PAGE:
Now, this isn't to say, "just stop doing it." I know a lot of us have heard this many times. It is incredibly invalidating and shows a lack of understanding of how hard it is to stop behaviors driven by mental illnesses, especially without therapy.

It's saying take some time to understand and be aware of how that can impact people. It's being able to talk with people and say, "I understand how draining this must be for you. The way you feel is valid, and I acknowledge that."

It's having someone place a boundary and trying your best to respect it, though it may not always be possible depending on your disorder, the severity, and whether you're seeking treatment.

If someone ever placed a boundary I knew I wouldn't be able to uphold, I would respectfully let them know and separate myself.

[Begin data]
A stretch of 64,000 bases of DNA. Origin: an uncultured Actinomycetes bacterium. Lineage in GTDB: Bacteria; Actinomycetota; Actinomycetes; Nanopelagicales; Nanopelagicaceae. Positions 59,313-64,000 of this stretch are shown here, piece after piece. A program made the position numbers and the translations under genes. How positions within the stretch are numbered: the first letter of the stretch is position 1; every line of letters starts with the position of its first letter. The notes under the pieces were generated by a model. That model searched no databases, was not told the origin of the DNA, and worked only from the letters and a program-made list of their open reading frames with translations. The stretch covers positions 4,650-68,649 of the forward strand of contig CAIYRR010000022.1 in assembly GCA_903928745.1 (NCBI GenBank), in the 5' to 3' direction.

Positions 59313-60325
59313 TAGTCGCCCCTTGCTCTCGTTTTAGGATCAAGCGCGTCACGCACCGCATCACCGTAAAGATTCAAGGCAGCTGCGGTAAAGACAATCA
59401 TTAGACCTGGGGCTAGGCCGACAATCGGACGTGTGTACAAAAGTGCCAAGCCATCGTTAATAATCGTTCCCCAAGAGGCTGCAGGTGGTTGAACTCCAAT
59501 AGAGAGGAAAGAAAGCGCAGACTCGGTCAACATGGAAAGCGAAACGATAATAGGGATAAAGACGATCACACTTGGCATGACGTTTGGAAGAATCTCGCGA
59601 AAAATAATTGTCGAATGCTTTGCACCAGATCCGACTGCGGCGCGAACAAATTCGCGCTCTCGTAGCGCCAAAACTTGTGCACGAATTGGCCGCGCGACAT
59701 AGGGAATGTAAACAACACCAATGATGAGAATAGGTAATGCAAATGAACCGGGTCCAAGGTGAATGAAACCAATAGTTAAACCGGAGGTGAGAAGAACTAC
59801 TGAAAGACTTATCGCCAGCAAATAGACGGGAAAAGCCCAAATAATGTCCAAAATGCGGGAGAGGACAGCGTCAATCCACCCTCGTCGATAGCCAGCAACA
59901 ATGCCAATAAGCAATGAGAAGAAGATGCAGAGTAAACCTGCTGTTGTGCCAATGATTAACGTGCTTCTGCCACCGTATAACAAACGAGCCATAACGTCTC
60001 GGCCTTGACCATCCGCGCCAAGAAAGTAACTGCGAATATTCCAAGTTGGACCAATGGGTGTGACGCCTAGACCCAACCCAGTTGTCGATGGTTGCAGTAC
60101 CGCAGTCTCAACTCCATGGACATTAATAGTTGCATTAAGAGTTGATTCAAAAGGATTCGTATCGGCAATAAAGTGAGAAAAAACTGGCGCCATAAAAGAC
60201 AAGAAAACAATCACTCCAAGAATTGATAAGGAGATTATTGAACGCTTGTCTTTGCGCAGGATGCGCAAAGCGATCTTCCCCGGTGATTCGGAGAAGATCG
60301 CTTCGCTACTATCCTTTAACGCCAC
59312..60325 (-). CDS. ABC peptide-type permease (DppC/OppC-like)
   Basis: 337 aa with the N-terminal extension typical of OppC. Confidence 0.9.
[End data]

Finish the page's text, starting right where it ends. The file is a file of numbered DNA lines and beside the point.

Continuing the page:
For the neurotypicals, please understand that it's not a cold-turkey situation. We can't just stop when you say so. It takes a lot of time (and therapy) to stop behaviors, and in some cases, people are completely incapable of stopping the behavior. Be patient, but also hold your boundaries. You can have boundaries with us. We're not an exception. Just understand that some people can be incapable of maintaining your boundaries no matter how hard they try. That's when you need to separate yourself for your mental health.

Anyone that has had a relationship with a narcissist should be familiar with this concept. You hold boundaries, and they keep breaking them over and over. Because of how NPD works, they often have little to no control over the boundary-breaking behaviors. This is why instead of trying to convince them to respect your boundaries for the millionth time, you leave. You recognize their disorder inhibits their ability to respect your boundaries and that they really can't help it, and you can't help it either, which is why you leave because you know it is unlikely to change.